I have occasionally looked into those dodgy, shady operations that used to lurk on the fringes of authentic medicine, that sold nostrums and snake-oils on the sly, to get out from under the glare of the FDA.
The Pure Food and Drug Act was set up to protect the public from people vending rubbish disguised as genuine products, and to sell claims for ineffective treatments.
Corporate Pharm has not had a sterling reputation already. How many patients do you see who have exhausted the palette of junk offered in the over-the-counter market, and now ask for the hi-power drugs (antibiotics) for their sniffles? Is it just coincidence that they are all stubborn and argumentative, and of the 70% of antibiotics used inappropriately, many of them come for the viral illnesses that constitute the common cold?
Ask Your Doctor if This Ad Is Right for You, by ELISABETH ROSENTHAL, appeared on FEB. 27, 2016 in the New York Times.
The health care industry spent $14 billion on advertising in 2014, according to Kantar Media, a jump of nearly 20 percent since 2011. That includes over-the-counter medications, but not sponsorships (the Super Bowl had two health care systems as partners). While magazine advertising has dropped off somewhat with the withering of the publishing industry, television advertising has risen 55 percent for hospitals and 30 percent for prescription drugs in that period…
None of these are selling your local doctor and her/his judgment – they are attempts to reverse the autonomy and independence of the local doctor, as it impedes profit. Biologicals have captured the attention of so many in immune diseases, the traditional treatments are largely discarded, often improperly.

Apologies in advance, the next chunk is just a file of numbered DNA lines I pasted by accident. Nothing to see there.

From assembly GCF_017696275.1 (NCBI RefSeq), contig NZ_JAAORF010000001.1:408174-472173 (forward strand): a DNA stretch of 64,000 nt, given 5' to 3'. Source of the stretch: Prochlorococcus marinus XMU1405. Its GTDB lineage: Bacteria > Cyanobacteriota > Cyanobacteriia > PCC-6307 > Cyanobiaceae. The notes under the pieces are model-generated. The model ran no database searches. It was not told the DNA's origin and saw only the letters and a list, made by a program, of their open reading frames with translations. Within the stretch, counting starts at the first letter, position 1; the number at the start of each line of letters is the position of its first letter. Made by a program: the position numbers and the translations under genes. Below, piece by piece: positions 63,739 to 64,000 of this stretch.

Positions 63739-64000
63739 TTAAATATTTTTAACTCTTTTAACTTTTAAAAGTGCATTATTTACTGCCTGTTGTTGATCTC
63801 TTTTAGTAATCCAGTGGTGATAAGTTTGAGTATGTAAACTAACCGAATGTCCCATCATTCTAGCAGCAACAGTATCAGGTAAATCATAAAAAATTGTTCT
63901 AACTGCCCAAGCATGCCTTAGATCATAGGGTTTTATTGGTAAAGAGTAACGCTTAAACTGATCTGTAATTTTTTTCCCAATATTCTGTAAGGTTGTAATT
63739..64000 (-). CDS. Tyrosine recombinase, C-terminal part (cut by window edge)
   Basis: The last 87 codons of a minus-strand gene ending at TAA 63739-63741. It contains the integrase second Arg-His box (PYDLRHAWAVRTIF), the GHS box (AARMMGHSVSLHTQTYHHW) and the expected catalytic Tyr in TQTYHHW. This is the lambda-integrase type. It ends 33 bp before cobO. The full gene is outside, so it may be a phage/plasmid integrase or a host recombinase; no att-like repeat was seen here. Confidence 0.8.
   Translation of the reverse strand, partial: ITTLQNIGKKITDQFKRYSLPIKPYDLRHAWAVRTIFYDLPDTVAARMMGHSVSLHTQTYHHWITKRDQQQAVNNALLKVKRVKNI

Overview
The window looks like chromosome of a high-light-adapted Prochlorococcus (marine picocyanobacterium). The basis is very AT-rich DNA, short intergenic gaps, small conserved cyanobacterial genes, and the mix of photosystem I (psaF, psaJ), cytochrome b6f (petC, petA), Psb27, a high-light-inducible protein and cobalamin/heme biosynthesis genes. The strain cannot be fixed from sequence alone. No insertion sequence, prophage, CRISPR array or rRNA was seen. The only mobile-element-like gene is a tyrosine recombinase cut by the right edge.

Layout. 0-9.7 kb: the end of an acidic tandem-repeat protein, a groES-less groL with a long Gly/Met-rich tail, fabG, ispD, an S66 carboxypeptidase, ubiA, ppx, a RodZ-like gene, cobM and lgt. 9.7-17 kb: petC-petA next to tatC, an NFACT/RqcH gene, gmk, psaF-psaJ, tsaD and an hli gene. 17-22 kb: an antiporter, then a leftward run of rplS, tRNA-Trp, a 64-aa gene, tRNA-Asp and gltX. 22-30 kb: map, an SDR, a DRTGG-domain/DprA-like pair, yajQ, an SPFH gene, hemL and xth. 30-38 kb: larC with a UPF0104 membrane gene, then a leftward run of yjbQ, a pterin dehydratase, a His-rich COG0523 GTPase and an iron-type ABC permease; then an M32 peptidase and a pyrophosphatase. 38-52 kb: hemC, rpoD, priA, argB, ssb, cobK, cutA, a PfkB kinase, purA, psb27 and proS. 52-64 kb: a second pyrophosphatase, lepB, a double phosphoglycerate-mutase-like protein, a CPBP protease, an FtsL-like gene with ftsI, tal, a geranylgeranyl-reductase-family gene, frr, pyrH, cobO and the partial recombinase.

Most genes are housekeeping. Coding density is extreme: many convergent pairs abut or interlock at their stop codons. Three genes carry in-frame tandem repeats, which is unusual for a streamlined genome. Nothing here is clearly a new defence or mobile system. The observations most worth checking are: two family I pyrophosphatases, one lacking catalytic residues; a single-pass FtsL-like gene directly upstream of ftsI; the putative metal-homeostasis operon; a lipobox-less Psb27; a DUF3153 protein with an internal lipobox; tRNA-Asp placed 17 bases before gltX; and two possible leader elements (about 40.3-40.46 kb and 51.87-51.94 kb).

It’s gotten so blatant, even the corrupt American Board of Internal Medicine raises an impotent question – What Are Cancer Centers Advertising To The Public? That might turn out to become a legitimate question, if a public authority such as Brad Pitt or Angelina Jolie were to pick up the theme from the ABMS house-servants of the medical establishment.
There is a clever undergraduate thesis online here, by L. Borgenheimer. She offers:
Facilities that provide cancer care are increasingly promoting their services directly to the public through advertisements. In the past few years, cancer center advertising has received criticism for making unsupported claims about survival, omitting risk information, and using emotional language. Although there is a large body of evidence regarding the content, impact, and regulation of pharmaceutical advertising, there is little known about that of cancer centers.
Laetrile is a traditional quack medication for cancer that “makes unsupported claims about survival, omitting risk information, and using emotional language.”
How are the Cancer Centers that do so, NOT practicing shady medicine?
Fortunately, the Owners of the Medical Industry have nothing to fear. A bombast in the Annals of Internal Medicine reaches – dozens of concerned people. The advertising budget for marketing one biological far exceeds the entire budget of the ABIM, likely even the ABMS. If dozens are up in arms, and millions watch the Super Bowl and are romanced by the drug companies, it only serves to put the blame for failure back on the greedy doctors, not the marvelous miracles of the future.
This mechanism is clever, like the Reichstag Bombing. Do something outrageous and disruptive – and then blame it on “the insidious enemy,” e.g. selfish doctors. This ride is self-accelerating; the longer it runs, the faster it goes. What happens when it makes a sudden stop?